New Urbanism and Newport – “New Urbanism: Not New or Urban-Only”

For the last twenty years there has been a growing planning movement called “New Urbanism.” This ideology advocates, according to NewUrbanism.org, the following principles: 1) Walkability, 2) Connectivity; 3) Diversity of uses; 4) Mixed (price) housing; 7) Quality Architecture; 6) Traditional Neighborhoods; 7) Density; 8) Green Transportation; 9) Sustainability and 10) Quality of Life.

What is perhaps interesting and confusing about this term is the ideas that what it advocates are not really “urban” and they are definitely not “new.”  Newport and other colonial settlements have been designed along these lines since their founding. The European models that Colonial communities emulated were designed along these principles since the time of the Romans! When communities like Newport were first built, resources were scarce and transportation was difficult so the communities grew in tight neighborhoods where the size of the homes and lots were compact and all the work and shopping was within easy walking distances. Today, as energy prices climb and as people worry about the effects of global warming, these design principles seem more appropriate to our present circumstance than they have for a very long time.

What the term “New Urbanism” also neglects in its name is that the design philosophy calls for the preservation of farms and rural areas. As the design principles encourage greater density in cities and towns, it helps protect undeveloped areas from needing to be developed into suburban sub-divisions and strip malls. The wholesale development of West Main Road is the direct outgrowth of the zoning laws passed in the 1970’s in Newport that required large retail parking lots and suburban style residential development instead of the compact and efficient designs that had long been used until that time. The growth was pushed away from the city and out into the surrounding areas. Today people decry the strip mall and the suburban subdivision but both are the direct byproducts of the Zoning laws that are currently still in place in the three Aquidneck Island communities. It is estimated than 80% of all Newport properties are “non-conforming” to the current zoning including the vast majority of historic structures that are so beloved and cherished by the community. It is a strange set of rules that prohibits what is loved and prescribes designs that are generally disliked!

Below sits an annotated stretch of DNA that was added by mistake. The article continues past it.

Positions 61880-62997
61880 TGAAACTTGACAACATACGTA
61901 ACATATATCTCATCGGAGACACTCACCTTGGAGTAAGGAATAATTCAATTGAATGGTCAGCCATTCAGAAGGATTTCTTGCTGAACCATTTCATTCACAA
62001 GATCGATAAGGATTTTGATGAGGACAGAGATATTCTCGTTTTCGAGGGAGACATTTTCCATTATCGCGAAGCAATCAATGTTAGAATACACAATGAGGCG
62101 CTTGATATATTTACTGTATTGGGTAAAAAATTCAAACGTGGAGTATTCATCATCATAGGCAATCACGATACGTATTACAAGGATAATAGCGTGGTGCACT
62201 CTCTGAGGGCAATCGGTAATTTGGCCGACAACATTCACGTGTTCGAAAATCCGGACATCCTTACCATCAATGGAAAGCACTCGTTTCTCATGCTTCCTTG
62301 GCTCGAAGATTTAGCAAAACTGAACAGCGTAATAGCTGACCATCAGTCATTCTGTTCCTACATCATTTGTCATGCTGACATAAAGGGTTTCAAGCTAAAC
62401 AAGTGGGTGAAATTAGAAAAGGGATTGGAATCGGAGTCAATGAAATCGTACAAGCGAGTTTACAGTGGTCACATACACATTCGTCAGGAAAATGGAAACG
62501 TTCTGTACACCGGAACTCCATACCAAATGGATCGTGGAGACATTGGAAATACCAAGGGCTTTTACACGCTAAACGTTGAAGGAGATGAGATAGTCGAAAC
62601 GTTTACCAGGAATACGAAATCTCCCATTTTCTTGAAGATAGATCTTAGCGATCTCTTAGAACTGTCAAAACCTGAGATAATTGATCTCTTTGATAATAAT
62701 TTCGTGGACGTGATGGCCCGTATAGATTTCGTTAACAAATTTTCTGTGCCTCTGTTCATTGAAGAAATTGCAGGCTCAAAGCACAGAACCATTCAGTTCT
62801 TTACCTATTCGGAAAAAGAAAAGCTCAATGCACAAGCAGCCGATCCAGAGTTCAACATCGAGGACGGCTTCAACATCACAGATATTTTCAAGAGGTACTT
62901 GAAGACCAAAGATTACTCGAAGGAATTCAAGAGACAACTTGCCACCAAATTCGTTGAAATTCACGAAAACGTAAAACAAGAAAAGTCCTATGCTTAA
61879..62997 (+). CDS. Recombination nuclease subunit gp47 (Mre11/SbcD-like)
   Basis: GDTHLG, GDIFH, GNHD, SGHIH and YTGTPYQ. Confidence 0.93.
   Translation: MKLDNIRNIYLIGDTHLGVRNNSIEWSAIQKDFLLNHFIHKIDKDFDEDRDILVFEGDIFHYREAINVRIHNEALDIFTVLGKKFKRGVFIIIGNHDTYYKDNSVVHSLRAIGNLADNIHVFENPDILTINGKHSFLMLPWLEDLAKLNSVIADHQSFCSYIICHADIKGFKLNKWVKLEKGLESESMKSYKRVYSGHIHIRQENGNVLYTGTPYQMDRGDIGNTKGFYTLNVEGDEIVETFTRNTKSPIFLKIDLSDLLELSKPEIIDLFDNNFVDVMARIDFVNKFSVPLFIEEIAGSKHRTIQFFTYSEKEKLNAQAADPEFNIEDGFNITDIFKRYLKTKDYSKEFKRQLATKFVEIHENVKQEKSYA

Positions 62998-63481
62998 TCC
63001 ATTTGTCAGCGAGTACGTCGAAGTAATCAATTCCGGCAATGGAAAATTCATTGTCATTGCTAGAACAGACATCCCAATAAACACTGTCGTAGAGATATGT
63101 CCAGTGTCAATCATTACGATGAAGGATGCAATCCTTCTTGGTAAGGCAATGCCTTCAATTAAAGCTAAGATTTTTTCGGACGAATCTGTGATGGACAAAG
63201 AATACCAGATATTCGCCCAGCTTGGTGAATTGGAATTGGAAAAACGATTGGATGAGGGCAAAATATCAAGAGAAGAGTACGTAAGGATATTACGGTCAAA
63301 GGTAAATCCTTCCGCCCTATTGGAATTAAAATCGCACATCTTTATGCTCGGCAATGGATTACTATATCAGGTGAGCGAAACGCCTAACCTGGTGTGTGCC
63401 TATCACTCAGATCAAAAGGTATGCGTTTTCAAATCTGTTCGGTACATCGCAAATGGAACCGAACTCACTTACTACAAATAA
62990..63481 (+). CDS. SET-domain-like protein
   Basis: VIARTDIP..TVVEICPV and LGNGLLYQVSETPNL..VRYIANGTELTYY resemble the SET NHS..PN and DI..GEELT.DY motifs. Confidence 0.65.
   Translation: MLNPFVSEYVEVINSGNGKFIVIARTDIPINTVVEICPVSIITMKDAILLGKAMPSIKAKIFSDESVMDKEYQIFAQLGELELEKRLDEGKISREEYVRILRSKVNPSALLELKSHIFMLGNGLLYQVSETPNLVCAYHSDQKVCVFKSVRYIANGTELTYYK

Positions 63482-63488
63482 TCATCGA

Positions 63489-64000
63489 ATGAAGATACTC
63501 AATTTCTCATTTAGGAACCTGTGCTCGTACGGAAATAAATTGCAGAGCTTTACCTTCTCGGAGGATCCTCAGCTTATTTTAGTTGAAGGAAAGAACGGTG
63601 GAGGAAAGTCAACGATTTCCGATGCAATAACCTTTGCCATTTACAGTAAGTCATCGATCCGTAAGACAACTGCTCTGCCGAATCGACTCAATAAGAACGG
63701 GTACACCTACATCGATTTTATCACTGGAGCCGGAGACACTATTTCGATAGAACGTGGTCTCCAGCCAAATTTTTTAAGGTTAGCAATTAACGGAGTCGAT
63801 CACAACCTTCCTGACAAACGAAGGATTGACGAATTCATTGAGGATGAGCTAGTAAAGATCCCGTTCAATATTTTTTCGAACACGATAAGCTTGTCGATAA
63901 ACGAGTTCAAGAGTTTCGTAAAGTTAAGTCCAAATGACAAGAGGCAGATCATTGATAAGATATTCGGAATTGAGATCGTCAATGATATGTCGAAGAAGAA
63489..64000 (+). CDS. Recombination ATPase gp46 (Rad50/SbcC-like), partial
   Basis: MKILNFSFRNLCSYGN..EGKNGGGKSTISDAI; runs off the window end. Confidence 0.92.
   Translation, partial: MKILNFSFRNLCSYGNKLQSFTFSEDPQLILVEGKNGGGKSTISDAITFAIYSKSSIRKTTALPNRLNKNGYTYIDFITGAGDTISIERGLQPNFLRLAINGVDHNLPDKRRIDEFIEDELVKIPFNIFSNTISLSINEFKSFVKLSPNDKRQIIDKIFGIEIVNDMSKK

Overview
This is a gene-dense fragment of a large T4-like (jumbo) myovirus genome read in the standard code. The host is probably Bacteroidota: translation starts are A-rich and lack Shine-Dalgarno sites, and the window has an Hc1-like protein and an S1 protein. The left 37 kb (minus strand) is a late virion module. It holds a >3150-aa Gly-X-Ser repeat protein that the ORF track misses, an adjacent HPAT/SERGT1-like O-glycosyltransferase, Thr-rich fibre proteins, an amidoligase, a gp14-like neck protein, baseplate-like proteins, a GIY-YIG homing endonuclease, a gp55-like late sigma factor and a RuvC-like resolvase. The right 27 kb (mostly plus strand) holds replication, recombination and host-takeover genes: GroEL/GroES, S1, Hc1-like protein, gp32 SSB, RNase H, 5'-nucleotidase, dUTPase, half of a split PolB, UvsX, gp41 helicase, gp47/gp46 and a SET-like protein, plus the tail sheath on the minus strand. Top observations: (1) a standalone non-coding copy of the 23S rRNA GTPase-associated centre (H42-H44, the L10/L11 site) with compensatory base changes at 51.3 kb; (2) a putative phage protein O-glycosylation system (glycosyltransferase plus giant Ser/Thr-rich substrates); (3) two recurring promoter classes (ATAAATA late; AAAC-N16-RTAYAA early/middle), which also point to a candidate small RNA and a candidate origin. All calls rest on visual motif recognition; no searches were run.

Following World War II there was a great exodus of population from the cities. This was enabled by the new highways built to transport troops and resources during the war and this mass migration was fueled by inexpensive gasoline costs. As food production moved to larger, industrial operations far away, rural lands could be purchased cheaply. Also, there was a sense at that time that cities were dirty and dangerous places. Now this trend has begun to reverse. People have become tired of long commutes and anonymous tracts of houses where people lack a sense of connection and community. Many more have become aware of the expense and environmental degradation of suburban development and have come to think of cities as exciting places of culture and close community. The extraordinary increase of real estate prices in cities around the world, from New York to Moscow to Beijing, in the last forty years is one very tangible sign of this transformation in thinking.

On Thursday March 24th at 5:30pm there will be a lecture co-sponsored by the Newport Historical Society and Newport Restoration Foundation at the Colony House in Washington Square entitled “An Affinity to Newport” about the parallels in the development of Marblehead Massachusetts and Newport—two cities that grew at similar times and under similar circumstance. The lecturer is Judy Anderson, who is an historian and the former curator of Marblehead’s 1768 Jeremiah Lee Mansion. If you are able to attend, please remember that Newport and Marblehead are not just interesting historic curiosities, but are viable (and valuable) models for development in the future—both here and elsewhere. Perhaps the movement should be renamed to “Newport Urbanism”!

Ross Sinclair Cann, AIA, LEED AP, is an historian, educator and practicing architect living and working in Newport. This article was initially published in ARCHI-TEXT, in Newport This Week, March 24, 2011.

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